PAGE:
What is surprising about the film from Australian writer/director Leigh Whannell (Insidious: Chapter 3) is that it is a low budget film that was filmed in Australia, but it has received relatively little press attention in the land down under. Upgrade was picked up by Blumhouse Tilt productions (Split, Get Out) after being screened at the South by Southwest Film Festival. The hope is that it gets as much attention in its land of origin as it has around the world.
In the not too distant future, Grey Trace (Logan Marshall-Green) is a man who lives in the past. He restores antique cars for the benefit of the highest paying clients and prefers to stay clear of the latest technology. Even though his home is outfitted with the most recent technological advances because of his wife Asha (Melanie Vallejo) and her work in the biotech industry. This all changes one night when the couple is attacked while out on the town and the incident leaves Grey paralysed and his wife dead.
While the widower tries to adjust to his new existence, Grey is approached by a former client with a potential cure to his paralysis. Eron Keen (Harrison Gilbertson) heads up one of the leading tech firms in the world and has devised an experimental treatment that would allow the former high-end mechanic an opportunity to walk again. STEM is an artificial intelligence that works with every aspect of Grey’s human system and proves to be a successful solution to his physical limitations. During his recovery from the extremely invasive surgery, the new implant begins to speak to him and directs its new host to extract revenge on the man’s former attackers.
Films like this prove that quality productions are not reliant on excessive budgets, but show that creative camera work and equally imaginative storytelling can deliver strong cinematic experiences. Leigh Whannell has established his career in the horror genre with the Saw and Insidious films to his writing credit, but even though his latest production contains certain horror elements, Upgrade finds much of its influence coming from the worlds of science-fiction and fantasy.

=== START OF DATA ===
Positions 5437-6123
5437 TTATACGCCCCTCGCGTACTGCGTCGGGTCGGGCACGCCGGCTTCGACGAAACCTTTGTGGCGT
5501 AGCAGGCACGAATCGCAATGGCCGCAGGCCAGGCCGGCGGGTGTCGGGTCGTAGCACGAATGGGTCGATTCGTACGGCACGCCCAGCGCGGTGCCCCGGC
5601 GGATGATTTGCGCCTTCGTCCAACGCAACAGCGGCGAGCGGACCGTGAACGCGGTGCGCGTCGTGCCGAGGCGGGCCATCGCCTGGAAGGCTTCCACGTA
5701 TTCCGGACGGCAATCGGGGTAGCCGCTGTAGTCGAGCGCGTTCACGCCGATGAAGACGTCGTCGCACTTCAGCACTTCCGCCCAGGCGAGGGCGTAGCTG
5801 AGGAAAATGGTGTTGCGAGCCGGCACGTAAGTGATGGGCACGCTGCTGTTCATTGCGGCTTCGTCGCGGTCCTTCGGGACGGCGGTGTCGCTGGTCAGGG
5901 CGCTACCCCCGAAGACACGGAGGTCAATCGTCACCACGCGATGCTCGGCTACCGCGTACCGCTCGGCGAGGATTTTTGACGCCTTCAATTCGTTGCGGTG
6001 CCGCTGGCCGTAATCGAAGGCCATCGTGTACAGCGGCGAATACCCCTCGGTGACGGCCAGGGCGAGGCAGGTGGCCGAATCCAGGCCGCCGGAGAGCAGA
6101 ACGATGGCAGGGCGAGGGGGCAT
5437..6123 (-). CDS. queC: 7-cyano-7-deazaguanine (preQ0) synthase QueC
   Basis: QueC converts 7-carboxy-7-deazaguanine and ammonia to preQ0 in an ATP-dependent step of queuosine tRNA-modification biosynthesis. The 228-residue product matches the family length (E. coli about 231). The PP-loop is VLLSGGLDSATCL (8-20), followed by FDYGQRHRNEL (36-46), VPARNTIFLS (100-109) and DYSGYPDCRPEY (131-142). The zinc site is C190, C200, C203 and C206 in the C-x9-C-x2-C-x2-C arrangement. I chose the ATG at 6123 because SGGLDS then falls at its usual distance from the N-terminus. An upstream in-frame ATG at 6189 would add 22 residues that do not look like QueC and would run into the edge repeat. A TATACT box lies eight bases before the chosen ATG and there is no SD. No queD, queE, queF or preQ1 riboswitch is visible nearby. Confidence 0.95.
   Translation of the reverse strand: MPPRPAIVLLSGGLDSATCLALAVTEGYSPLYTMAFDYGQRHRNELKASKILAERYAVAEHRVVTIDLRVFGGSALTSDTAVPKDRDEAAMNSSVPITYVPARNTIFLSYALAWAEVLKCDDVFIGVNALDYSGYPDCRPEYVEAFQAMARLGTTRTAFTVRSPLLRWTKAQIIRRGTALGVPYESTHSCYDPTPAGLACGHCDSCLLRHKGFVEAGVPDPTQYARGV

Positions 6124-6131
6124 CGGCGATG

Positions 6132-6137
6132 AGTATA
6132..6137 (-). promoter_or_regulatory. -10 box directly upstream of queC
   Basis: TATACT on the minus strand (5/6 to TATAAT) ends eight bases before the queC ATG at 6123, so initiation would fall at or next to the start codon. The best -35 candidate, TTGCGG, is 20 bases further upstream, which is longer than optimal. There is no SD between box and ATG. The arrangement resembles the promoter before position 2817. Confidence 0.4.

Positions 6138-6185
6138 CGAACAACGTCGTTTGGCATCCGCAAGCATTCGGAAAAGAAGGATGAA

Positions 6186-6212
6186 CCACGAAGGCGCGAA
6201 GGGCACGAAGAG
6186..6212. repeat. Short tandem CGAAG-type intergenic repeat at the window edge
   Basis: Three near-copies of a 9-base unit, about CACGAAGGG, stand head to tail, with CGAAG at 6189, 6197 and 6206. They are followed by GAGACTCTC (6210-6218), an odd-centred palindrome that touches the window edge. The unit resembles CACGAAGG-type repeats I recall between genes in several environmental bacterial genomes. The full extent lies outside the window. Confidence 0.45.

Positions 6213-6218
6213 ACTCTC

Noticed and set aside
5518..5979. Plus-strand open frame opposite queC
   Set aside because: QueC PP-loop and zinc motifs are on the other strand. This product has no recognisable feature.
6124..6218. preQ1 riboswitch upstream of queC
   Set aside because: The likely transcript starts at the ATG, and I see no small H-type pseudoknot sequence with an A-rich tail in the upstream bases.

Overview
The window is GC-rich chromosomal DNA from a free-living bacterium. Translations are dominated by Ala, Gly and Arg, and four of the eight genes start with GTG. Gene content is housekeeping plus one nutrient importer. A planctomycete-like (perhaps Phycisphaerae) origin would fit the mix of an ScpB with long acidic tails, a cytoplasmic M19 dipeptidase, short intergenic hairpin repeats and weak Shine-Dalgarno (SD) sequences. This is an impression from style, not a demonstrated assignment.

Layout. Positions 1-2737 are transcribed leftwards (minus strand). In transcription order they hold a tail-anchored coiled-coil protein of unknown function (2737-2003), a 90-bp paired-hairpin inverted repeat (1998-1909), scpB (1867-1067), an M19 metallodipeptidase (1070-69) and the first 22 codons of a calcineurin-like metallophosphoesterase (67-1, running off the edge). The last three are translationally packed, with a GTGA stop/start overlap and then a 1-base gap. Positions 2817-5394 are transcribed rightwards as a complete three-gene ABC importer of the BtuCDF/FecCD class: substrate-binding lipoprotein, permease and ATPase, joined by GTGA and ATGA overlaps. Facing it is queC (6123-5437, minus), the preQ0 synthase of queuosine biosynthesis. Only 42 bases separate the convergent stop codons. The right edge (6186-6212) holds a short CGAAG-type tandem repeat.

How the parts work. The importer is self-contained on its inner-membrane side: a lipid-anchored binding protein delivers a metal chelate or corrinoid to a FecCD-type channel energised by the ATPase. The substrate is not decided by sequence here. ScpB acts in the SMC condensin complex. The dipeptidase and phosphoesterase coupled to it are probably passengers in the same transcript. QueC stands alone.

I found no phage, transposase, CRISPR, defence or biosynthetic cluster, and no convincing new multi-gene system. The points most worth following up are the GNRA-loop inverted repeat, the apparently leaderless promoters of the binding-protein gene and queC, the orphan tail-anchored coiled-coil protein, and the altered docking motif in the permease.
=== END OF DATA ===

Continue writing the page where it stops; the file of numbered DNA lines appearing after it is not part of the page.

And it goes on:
Even though the premise has been seen before in the Matrix trilogy and the recent Self/less, this adventure manages to delve into new territory. By showing the bizarrely mixed emotions of the sheer elation and abject terror that would come with another entity controlling every action of a human. The screenplay provides a fresh perspective on a familiar storyline by exploring another aspect of the human psyche. Especially with the modern elements of biotechnology occurring in societies around the world, this manages to touch on a genuine anxiety experienced by audiences.
The effects and writing manage to lift this micro-budgeted film above the multitude of films on offer, but the weight of the production does fall abruptly on the shoulders of the Tom Hardy look alike, Logan Marshall-Green (Alien: Covenant). He manages to convey vulnerability and strength through the familial elements and the action sequences. Which has the majority of the film has him contending with STEM, making for a complex mix of empowerment, loss of control and humour to evolve into a fascinating study of the human experience. The additional performances of Betty Gabriel as the police attache and Benedict Hardie as the pseudo-villain do manage to add a human element to the virtual world Grey lives in throughout the movie.
Keeping in mind that Whannell developed his cinematic credentials in the realm of horror, his second film as director does contain excessive violence and mature language, which will cause some to pause when considering this film. For those willing to jump on for the ride, the young director does manage to utilise these elements to move the narrative forward. It is not just excess for the sake of excess. Upgrade is not meant for those with sensitivities to these elements, but should appeal to those who marvel at masterful storytelling within the limitations of monetary constraints. During this season of blockbusters, it is worth considering a smaller film like this one that still manages to entertain without blowing a budget that equals the GDP of a small country.
Reel Dialogue: Why are we fascinated with creating new life?
For some it is a means of proving their intelligence, for others it might be exerting their power and for many it is merely a curiosity that must be explored.
One of the answers to this question can be found in the study of the Bible. Based on the premise of the creator God who made all mankind in his image, it is no wonder that God’s creation would want to create. This desire manifests itself in art, food, clothing, housing and even into the sciences. There is a multitude of moral juxtapositions to wrestle through in this consideration of creating new life, but the very nature to create is ingrained in humanity.
The only challenge is that God continues to prove that he is the only one to get it right when it comes to the creation of humanity. So, is the desire to create new life merely a lesson in futility or too hard to deny? Discuss.
1. What does it mean to be human? (Genesis 1:27, 2:5-25)
2. As a creator, what was God’s purpose in creating mankind?
(Isaiah 43:7, Colossians 1:16)
3. Is God a perfect and flawless creator? (Genesis 3)